It's Not Just the Money© 2003 Stuart Goldsmith
Discipline produces success even if your definition of success has nothing to do with money.
If your idea of success is to be a great pianist or painter or gardener, then to get there you must postpone immediate trivial pleasure such as watching TV or going out to the pub. Instead you must practice the piano, study painting, or weed the garden ready for the spring. I would submit that even if your definition of success was to be at peace with the world and to be in a blissful connected state with the universe you must first practice the long hours of discipline required for meditation, and practice the minute-by-minute discipline of pushing out the constant chatter of thoughts from your mind. A Zen monk, for example, could be said to be almost perfectly (and excessively) disciplined.
I think unsuccessful people are often that way because they have these two characteristics:
1. They rarely think of the future or plan for it. They live only for today.
Self-development guru Jim Rohn's secret of happiness is 'enjoying today whilst planning for a better tomorrow,' and this is a subject I explore further in the last chapter.
Living for the moment is only half of the story. You can only enjoy today because of the plans you made or work you did 'yesterday.' Similarly you can only enjoy tomorrow because of the plans you make or work you do today. This includes simple pleasures like a day walking in the countryside listening to the birds sing. You can only do that because 'yesterday' (last year, etc.) you worked hard enough and saved some money so that you could take time off. It is obvious that you can only eat today because of the work you did yesterday, unless you have set up your life to sponge from others.
2. They spend every single penny they earn (and usually more) on pleasures right now, today, and do not put anything away for the future.
This is similar to being given a week's worth of sweets and eating them all in one sitting!
Disciplined people use their time and talents to create present and future wealth for themselves. This means getting out of the armchair and doing something. This is hard. This takes effort and it takes will-power. Undisciplined people watch soap operas three times a week, go down the pub all the time (a net outflow of money), go out for meals, buy all the latest toys or generally fritter away their time and talents for thirty of forty years. And then.... huge surprise...they're broke when they retire!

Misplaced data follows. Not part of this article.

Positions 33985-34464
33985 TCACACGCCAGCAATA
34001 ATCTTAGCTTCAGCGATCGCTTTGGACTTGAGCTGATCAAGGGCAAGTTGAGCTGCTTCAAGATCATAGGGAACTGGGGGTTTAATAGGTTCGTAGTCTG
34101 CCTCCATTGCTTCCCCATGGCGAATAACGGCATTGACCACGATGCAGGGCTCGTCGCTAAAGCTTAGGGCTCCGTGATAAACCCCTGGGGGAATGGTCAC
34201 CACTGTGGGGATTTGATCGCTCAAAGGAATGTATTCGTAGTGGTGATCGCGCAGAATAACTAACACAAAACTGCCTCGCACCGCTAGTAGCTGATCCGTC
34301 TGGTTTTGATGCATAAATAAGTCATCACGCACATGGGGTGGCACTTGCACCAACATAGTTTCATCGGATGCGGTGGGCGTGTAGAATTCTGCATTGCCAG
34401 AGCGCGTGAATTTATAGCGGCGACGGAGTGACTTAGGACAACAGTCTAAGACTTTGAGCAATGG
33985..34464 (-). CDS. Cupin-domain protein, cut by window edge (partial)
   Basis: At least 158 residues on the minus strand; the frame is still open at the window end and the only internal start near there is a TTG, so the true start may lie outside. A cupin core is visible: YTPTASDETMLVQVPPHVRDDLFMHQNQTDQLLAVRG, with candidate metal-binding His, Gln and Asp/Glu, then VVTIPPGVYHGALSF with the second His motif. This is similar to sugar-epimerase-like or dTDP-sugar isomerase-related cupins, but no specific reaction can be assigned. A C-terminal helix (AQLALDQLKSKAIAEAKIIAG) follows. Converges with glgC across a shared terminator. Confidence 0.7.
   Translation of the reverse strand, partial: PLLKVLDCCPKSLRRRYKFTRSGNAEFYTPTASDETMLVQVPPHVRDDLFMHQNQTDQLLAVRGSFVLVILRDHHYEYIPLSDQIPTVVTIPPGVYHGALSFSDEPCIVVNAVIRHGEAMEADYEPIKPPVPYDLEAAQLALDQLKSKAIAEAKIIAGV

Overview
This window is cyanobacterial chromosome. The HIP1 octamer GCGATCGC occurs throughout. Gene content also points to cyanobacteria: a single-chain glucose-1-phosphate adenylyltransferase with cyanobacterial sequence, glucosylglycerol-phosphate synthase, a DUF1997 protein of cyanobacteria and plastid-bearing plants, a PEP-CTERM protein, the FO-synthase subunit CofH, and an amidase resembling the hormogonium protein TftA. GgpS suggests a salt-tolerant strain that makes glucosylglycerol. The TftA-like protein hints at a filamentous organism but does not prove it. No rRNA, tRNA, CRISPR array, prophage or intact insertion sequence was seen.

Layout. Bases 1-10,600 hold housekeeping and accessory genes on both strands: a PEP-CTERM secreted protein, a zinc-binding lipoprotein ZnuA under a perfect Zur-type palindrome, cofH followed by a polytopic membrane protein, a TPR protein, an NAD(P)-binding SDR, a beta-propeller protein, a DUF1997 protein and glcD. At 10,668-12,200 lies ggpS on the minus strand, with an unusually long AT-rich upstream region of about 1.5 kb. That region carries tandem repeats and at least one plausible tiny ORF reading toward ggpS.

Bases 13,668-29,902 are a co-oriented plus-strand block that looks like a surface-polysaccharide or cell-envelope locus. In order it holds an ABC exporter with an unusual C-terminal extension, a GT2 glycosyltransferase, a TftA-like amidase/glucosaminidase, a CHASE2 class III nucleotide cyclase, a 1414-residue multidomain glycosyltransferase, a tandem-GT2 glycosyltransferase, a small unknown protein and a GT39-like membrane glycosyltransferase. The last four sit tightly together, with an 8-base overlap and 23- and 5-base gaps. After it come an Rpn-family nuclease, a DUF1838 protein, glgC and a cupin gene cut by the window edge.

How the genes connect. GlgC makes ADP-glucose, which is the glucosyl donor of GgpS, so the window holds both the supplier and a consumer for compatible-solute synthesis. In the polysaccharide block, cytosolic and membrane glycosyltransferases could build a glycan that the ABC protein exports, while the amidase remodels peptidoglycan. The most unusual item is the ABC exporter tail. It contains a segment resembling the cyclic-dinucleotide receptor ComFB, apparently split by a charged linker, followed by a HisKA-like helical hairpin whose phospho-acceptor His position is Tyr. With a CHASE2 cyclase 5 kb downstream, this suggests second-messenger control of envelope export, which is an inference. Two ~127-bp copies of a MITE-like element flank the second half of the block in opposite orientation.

Look, this hardly needs saying. There's nothing wrong with watching television sometimes, going down the pub now and then and having the odd meal out. These are pleasures. This is jelly now. Then, you turn the TV off and get to work on projects which will make you wealthy. You stay in several nights and work through until midnight on the same thing. This is investing time in your future, and is an identical concept to investing (saving) money for your future.
A disciplined person does not spend all his/her time now, in trivial pleasures, they save some for the future. Time is funny stuff. You can't put it in a box and save it for a future day, say the end of your life, and then haul it out and get extra days of life. The rule with time is that you have to invest it straight away. It multiplies and produces money in the future. You use this money to buy time from other people. For example, the money releases you from the need to work, and so that gives you a whole lot of time - much more than your original investment of time. Or, you use the money to pay someone to do your garden or your DIY, and that frees up a whole lot of time for more pleasurable things.
So the analogy is exact. Undisciplined people squander all their free time now on pleasures (eat all the jelly) and get, say, 100 units of pleasure. Disciplined people use a little of their time for pleasures (eat a little jelly now), then invest their time for the future. This multiplies many fold, and frees up vast amounts of time in the future. The net result is that they get (say) 1,000 units of pleasure in total over the years. This is their reward for being disciplined. I hope this makes sense.
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